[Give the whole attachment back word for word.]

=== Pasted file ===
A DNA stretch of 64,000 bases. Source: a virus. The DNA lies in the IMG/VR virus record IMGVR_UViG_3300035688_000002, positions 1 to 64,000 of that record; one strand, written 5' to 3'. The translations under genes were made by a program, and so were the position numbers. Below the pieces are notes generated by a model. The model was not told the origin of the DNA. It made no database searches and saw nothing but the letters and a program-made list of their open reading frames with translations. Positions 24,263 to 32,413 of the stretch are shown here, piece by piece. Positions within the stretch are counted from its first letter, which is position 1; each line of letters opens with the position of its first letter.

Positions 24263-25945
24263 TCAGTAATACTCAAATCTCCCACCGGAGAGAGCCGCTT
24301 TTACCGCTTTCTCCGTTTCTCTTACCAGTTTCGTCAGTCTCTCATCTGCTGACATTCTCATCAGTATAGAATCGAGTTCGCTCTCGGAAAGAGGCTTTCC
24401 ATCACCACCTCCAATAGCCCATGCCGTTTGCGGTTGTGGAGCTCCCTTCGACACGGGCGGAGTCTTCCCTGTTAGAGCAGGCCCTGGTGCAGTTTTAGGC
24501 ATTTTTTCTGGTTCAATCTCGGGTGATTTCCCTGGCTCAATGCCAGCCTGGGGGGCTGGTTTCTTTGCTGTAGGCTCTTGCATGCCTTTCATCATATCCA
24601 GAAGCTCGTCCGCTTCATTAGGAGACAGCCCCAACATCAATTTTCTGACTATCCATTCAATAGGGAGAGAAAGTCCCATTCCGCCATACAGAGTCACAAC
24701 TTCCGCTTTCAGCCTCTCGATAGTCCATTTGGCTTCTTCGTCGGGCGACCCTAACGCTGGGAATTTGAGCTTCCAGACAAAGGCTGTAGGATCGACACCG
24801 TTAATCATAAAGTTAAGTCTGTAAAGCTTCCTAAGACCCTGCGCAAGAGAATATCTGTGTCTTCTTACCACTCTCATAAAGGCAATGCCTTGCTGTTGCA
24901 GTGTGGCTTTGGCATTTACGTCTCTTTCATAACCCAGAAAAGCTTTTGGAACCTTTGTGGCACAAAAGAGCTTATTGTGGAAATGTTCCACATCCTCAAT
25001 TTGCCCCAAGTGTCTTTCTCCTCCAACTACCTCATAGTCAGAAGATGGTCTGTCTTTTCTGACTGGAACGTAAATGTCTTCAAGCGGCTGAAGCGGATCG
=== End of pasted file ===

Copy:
A DNA stretch of 64,000 bases. Source: a virus. The DNA lies in the IMG/VR virus record IMGVR_UViG_3300035688_000002, positions 1 to 64,000 of that record; one strand, written 5' to 3'. The translations under genes were made by a program, and so were the position numbers. Below the pieces are notes generated by a model. The model was not told the origin of the DNA. It made no database searches and saw nothing but the letters and a program-made list of their open reading frames with translations. Positions 24,263 to 32,413 of the stretch are shown here, piece by piece. Positions within the stretch are counted from its first letter, which is position 1; each line of letters opens with the position of its first letter.

Positions 24263-25945
24263 TCAGTAATACTCAAATCTCCCACCGGAGAGAGCCGCTT
24301 TTACCGCTTTCTCCGTTTCTCTTACCAGTTTCGTCAGTCTCTCATCTGCTGACATTCTCATCAGTATAGAATCGAGTTCGCTCTCGGAAAGAGGCTTTCC
24401 ATCACCACCTCCAATAGCCCATGCCGTTTGCGGTTGTGGAGCTCCCTTCGACACGGGCGGAGTCTTCCCTGTTAGAGCAGGCCCTGGTGCAGTTTTAGGC
24501 ATTTTTTCTGGTTCAATCTCGGGTGATTTCCCTGGCTCAATGCCAGCCTGGGGGGCTGGTTTCTTTGCTGTAGGCTCTTGCATGCCTTTCATCATATCCA
24601 GAAGCTCGTCCGCTTCATTAGGAGACAGCCCCAACATCAATTTTCTGACTATCCATTCAATAGGGAGAGAAAGTCCCATTCCGCCATACAGAGTCACAAC
24701 TTCCGCTTTCAGCCTCTCGATAGTCCATTTGGCTTCTTCGTCGGGCGACCCTAACGCTGGGAATTTGAGCTTCCAGACAAAGGCTGTAGGATCGACACCG
24801 TTAATCATAAAGTTAAGTCTGTAAAGCTTCCTAAGACCCTGCGCAAGAGAATATCTGTGTCTTCTTACCACTCTCATAAAGGCAATGCCTTGCTGTTGCA
24901 GTGTGGCTTTGGCATTTACGTCTCTTTCATAACCCAGAAAAGCTTTTGGAACCTTTGTGGCACAAAAGAGCTTATTGTGGAAATGTTCCACATCCTCAAT
25001 TTGCCCCAAGTGTCTTTCTCCTCCAACTACCTCATAGTCAGAAGATGGTCTGTCTTTTCTGACTGGAACGTAAATGTCTTCAAGCGGCTGAAGCGGATCG